Dreamed spring 1995 (at age six) by Emily Joy
One day, Barney the Dinosaur knocks on the door of my hut. He has his cousin with him, a shy, slender, purple newt-like creature.
Barney's cousin is getting married soon, but the fiancée lives on the other side of the great jungle and a mountain range. Barney wants me to get his cousin safely to the fiancée's village; I may be just a child, but I'm the only one in our village who knows the way through the jungle.
I agree to help, and the purple newt and I set out the next morning.
The jungle is dark and ferny, with vivid pink vines hanging everywhere. They grow so thick in places we have to push our way through them; they feel like hairy tentacles against my skin.
Our journey lasts many sunless days and moonless nights. Sometimes we wade across shallow, sluggish rivers; sometimes we walk for miles knee-deep in ferns. Other times, we can barely squeeze between the trees.
Sometimes, at night, we get scared--there are rumored to be carnivorous apes living deep in this jungle, though I've never seen one.
Once we find stone ruins I'd never seen before--huge half-buried heads with reptilian faces. Barney's cousin, who never says a word, sheds a few tears there. I guess I'll never know why.
At last, the trees thin out and we see the sun. Before us is a mighty mountain range--the biggest in the world. It is made of... mattresses. Hundreds of thousands of mattresses, all styles and colors, piled high into the sky.
So that doesn't sound mighty to you, huh? Have you ever tried hiking on mattresses? It's a nightmare. At least rock gives a person something solid to stand on; mattresses give you nothing. We bounce, slip, backslide, and wobble all the way to the top. It takes us days. At least we have plenty of good places to sleep at night.
When we reach the top, the whole world seems to suddenly open out below us; we can see everything!
There is the fiancée's village, just beyond a little patch of jungle at the foot of the mountain. Excitedly, we race each other down the mountain, bounding like astronauts on the moon. This part is fun, so fast and effortless it feels like flying.
We run through the little jungle on the other side, and burst right into the middle of the wedding preparations. Lost in a noisy, happy crowd of villagers of all different species, I see Barney's cousin take a skinny greenish lizard-person by the hand. They embrace... Flowers thrown by friends cascade around them like jeweled butterflies.
They marry that day. All I remember of the ceremony is flowers, food, songs, howls, chirps, a little furry orange toddler whose mom had to retrieve him when he wandered out in front of the altar, and the sight of the two lizards tenderly draping blue scarves around each others' necks, as the audience cheers.
Afterward, a huge party. Among much winking and whispering, the newlyweds depart to do whatever it is adults do right after they get married. It's time for me to leave too; I have a long return trip ahead of me.
Preparing to climb the mattress mountain, I pause on a foothill and look out over the valley. I'm thinking about the newlyweds, about something that makes me feel happy and strangely sad at the same time. I saw something at that wedding, something when they touched; it was different from anything I've ever known. There must be a word for them. It takes me a while to find it. This is a word I've never used before.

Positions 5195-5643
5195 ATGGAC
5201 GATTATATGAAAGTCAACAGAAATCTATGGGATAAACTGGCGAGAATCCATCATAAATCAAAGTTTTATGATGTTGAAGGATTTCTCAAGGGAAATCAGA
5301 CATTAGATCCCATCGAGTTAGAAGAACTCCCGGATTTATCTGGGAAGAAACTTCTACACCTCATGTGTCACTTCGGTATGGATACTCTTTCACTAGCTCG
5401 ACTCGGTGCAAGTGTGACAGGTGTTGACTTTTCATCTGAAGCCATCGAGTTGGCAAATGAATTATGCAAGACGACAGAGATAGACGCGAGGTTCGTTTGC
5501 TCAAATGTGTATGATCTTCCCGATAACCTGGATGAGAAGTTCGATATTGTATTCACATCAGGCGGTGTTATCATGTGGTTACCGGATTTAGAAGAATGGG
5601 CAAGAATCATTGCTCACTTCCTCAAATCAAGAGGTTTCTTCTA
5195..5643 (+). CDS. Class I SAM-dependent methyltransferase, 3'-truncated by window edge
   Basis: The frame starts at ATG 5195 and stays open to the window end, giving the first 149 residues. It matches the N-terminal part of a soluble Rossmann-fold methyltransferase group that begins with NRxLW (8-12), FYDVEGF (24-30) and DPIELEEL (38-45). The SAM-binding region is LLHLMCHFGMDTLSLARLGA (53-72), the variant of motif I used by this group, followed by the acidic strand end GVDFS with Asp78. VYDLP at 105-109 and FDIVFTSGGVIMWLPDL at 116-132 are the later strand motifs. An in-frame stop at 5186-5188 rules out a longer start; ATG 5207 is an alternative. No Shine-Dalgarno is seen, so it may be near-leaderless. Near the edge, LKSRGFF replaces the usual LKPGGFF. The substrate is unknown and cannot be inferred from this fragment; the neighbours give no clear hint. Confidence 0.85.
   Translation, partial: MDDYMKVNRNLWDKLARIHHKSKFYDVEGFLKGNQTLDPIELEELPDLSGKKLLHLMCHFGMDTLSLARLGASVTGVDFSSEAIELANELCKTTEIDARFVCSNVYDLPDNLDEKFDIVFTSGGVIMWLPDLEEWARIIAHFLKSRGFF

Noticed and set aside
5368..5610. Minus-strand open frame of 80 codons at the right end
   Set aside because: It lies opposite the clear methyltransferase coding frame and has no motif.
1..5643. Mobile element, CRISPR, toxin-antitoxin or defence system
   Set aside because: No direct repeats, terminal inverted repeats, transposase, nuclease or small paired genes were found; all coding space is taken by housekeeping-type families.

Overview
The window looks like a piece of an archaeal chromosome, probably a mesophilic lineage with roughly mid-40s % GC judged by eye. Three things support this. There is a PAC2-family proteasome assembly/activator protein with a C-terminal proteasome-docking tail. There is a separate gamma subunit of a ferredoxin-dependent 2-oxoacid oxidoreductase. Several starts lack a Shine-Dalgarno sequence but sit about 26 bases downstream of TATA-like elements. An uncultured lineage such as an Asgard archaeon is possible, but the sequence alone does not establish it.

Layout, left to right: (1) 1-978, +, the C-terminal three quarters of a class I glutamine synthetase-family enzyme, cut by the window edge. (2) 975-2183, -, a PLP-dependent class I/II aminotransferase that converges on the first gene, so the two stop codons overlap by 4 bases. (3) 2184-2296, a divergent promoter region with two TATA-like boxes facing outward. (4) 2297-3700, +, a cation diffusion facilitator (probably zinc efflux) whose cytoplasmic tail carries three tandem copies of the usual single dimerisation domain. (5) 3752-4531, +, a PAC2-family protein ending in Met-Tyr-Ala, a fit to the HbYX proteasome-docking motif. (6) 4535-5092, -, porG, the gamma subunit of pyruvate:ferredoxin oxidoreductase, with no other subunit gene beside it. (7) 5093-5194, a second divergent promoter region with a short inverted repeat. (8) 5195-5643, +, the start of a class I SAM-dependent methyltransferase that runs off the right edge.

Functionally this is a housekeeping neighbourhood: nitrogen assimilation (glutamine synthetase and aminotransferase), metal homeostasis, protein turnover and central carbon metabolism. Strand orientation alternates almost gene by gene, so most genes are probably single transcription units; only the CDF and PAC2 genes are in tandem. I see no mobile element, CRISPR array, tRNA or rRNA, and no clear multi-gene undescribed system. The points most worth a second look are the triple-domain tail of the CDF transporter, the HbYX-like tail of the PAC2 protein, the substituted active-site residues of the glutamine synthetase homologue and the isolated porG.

"I want one too," I whisper to the wind.
An acute longing wells up within me, so much it feels like drowning. I wake up crying...
A NOTE MANY YEARS LATER
This is one of only four dreams I remember from my childhood. I was six when I had it. (Hence, Barney the Dinosaur. I idolized him.) At the time, all of my notions of romantic love came from Disney movies; I used to pair up my stuffed animals, creating happy endings like I'd seen on the screen. But I had no idea what really happened to people, what made them want to kiss (which I thought was gross) or do any of the other mysterious things I knew must be happening to someone, somewhere.
This dream didn't really change that. I still thought kissing was gross, still didn't find out about sex for another five years. What did change was this: when I woke up, I felt as though a piece of my soul was missing. I'd felt it before, but couldn't understand it; now I did.
I was six years old, and I was pining for my soulmate.
It was shattering. One of the defining moments of my childhood.
It'd be Jungian enough to dream of a big purple newt-anima guiding you through the jungle... But here, Emily herself functions as the newt's anima, as if it's the newt's dream, and Emily's some Exotic Mammalian Guide leading our slippery-skinned dreamer to a Hieros Gamos, a spiritual wedding. I can just see that newt's dream-journal entry: "A tiny mammal-cub guided me past the Ancestral Ruins to Love. What a surreal choice for an anima! What's THAT symbolize?"
Emily added, in her email to me, "One question has been bugging me for years--how did the two lizards meet, fall in love, and get engaged while they had a jungle and some big old mountains between them? Plot hole, or weird shamanic soul-traveling dinosaur magic?" True--no MySpace back in '95... and no sign newts have phones. Talking drums? They used to call it the jungle telegraph... Ugh. Imagine love-letters your whole village can hear!
Is the dream predictive or prescriptive, hinting how Emily can find her soulmate? Consider the stages of the quest:
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